Supporting newly-arrived refugees to open a bank account
The resettled family you support will be required to register with the Jobcentre Plus within three working days of arrival in order to claim their benefits. In order to receive benefits, refugees must have a UK bank account. However, newly arrived refugees often lack the specific documents required to open a bank account such as proof of address or necessary identification documents.
By asking the right questions and researching ahead of time, Groups have found different solutions to opening a bank account for newly arrived refugees. Remember, if one bank can’t accommodate your specific needs, try the next bank. It’s worth considering online banks, as well as those with branches. This resource will help guide your Community Sponsorship Group to prepare for this challenge.
The Refugee Council have created a comprehensive banking guide for refugees, which is available in English and other languages such as, Arabic, Kurdish, Pashto. These are listed on the resource section of their website.
Proof of address
Providing proof of address to open a bank account presents a challenge for many Groups because it’s not possible to set up bills in someone’s name before they arrive in the country. It is necessary for banks to be able to verify someone’s identity and proof of address, but banks will have different policies over what they accept, so it’s worth asking the right questions. Groups have found that some banks accept the following alternatives:
- A letter from the Local Authority stating that the refugees will be living at their address. If the bank will accept this, you must check that your Local Authority is happy to provide this
- A letter from the Jobcentre stating the address of the refugee
Some banks, such as Monzo, have a system for refugees to open a bank account without a proof of address.
Biometric Residency Permits (BRP)
Although the BRP card is an accepted form of ID for most banks, you cannot guarantee that it will arrive in time to open an account for the refugees you support. The resettled family may have valid passports from their country of origin at the time of arrival but if they lack any form of official documentation, most banks will accept their Entry Clearance Visa as acceptable ID. This document is evidence of the refugee’s right to live in the UK but will not have an address listed. Be sure to check with the bank if they will accept these forms of ID, along with a letter stating the address of the refugees, as outlined earlier.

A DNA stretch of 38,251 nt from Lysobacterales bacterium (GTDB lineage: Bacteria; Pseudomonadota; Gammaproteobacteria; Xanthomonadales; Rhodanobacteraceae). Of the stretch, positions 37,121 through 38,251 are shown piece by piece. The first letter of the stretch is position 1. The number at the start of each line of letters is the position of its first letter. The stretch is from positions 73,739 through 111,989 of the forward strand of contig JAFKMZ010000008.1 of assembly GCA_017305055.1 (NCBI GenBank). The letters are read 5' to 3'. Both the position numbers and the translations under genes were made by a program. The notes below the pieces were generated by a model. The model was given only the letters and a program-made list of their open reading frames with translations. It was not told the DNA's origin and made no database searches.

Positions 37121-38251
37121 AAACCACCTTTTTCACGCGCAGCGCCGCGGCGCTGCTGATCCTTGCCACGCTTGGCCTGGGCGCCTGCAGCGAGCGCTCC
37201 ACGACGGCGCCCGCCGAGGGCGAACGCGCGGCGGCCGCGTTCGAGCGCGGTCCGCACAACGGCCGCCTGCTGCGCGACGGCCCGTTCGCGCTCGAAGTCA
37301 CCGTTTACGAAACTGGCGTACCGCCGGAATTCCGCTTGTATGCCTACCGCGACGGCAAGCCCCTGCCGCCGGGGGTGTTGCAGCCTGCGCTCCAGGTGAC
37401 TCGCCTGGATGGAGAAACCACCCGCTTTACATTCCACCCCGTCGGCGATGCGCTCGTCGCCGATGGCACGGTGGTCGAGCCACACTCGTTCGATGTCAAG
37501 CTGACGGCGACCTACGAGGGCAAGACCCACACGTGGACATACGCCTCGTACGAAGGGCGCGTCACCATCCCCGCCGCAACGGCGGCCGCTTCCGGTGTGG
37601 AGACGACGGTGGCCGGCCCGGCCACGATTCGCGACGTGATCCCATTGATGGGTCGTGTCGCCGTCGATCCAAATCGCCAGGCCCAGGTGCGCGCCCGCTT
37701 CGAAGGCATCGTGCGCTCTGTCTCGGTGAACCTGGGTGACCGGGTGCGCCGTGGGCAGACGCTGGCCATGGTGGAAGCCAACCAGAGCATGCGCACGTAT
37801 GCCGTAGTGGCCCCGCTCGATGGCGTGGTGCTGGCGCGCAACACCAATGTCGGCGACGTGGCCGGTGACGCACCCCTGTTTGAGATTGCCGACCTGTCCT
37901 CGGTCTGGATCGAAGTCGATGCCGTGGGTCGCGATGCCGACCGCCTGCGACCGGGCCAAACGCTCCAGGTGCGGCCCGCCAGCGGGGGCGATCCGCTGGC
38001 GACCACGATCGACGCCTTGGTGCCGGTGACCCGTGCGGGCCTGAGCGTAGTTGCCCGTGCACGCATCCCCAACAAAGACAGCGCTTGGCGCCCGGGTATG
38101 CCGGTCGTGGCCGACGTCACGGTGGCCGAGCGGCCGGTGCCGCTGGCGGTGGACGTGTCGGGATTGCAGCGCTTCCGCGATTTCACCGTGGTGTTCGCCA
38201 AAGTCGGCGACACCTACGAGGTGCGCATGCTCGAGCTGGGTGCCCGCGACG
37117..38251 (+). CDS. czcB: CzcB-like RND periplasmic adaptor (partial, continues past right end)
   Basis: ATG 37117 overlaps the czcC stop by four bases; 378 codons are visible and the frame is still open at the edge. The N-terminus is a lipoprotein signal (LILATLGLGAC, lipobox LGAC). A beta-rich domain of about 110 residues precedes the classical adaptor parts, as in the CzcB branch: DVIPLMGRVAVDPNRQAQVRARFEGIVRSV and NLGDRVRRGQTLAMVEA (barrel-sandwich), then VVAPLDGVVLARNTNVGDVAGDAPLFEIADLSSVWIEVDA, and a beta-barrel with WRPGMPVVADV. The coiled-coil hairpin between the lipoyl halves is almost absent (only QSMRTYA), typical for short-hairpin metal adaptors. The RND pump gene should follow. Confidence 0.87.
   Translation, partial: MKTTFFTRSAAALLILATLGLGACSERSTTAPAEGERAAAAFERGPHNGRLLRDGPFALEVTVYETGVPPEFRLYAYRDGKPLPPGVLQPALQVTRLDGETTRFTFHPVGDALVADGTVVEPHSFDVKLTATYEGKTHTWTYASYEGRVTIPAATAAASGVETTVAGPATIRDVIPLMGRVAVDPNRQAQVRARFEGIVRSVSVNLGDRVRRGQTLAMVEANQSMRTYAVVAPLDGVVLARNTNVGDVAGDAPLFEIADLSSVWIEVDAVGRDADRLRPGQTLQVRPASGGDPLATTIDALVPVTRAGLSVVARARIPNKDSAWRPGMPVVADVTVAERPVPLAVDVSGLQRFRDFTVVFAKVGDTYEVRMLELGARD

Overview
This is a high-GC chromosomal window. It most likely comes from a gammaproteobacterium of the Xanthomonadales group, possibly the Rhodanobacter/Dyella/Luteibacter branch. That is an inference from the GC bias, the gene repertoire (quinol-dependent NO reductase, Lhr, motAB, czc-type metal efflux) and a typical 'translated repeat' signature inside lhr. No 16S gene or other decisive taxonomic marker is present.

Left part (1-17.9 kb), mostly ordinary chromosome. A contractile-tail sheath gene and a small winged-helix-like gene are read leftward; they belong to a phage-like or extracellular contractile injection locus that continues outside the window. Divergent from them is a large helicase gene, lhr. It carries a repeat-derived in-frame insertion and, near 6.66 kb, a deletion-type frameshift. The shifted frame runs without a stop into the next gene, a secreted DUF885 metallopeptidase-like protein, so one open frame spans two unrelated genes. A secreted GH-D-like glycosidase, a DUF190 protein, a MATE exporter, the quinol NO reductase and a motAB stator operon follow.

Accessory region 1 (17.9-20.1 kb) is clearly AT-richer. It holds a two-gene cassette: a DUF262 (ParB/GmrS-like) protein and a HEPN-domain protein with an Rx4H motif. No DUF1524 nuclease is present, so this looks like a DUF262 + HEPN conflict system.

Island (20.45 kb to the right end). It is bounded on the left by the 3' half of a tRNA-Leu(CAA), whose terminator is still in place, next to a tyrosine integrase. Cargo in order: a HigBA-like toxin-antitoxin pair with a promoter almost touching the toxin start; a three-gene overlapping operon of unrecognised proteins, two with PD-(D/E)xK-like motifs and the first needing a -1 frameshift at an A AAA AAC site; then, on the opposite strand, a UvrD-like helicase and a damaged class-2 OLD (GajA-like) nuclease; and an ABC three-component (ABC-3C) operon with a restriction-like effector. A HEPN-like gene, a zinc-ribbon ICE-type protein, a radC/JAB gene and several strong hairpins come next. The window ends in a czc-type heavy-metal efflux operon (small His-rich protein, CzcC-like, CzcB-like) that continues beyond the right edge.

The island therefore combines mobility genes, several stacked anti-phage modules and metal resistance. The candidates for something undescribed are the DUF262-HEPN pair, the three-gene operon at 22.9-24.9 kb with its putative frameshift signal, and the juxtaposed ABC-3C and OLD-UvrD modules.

Asking the right questions
The following are questions to help guide you when researching different banks in your area:
- What is the registration process for opening a new bank account?
- What documentation will the family need to present to open a bank account?
- Will a passport and Entry Clearance Visa suffice as ID if the BRPs have not arrived?
- Would a letter from the Local Authority stating that the refugee lives at the address suffice as proof of address if the Local Authority is happy to provide this?
- What will the bank require to open an account for multiple people in the same family?
Empowerment over finances
As with all of your activities to support refugees, you’ll be enabling people to make a choice, so it is worth explaining that the initial bank account that is opened can be changed. once the family is ready, you can discuss with them the various options available. Also, don’t assume that families will want to open joint accounts; this is a choice that they will make, and we’d encourage you to feel comfortable helping them to explore what is available to them.
Keep in mind that refugees may be more used to paying with cash so do make time to talk this through. Also talk through internet banking and the difference between cash points that charge and those that don’t.
Helping them to budget. What can your Group offer (initially and over time) without doing it for them?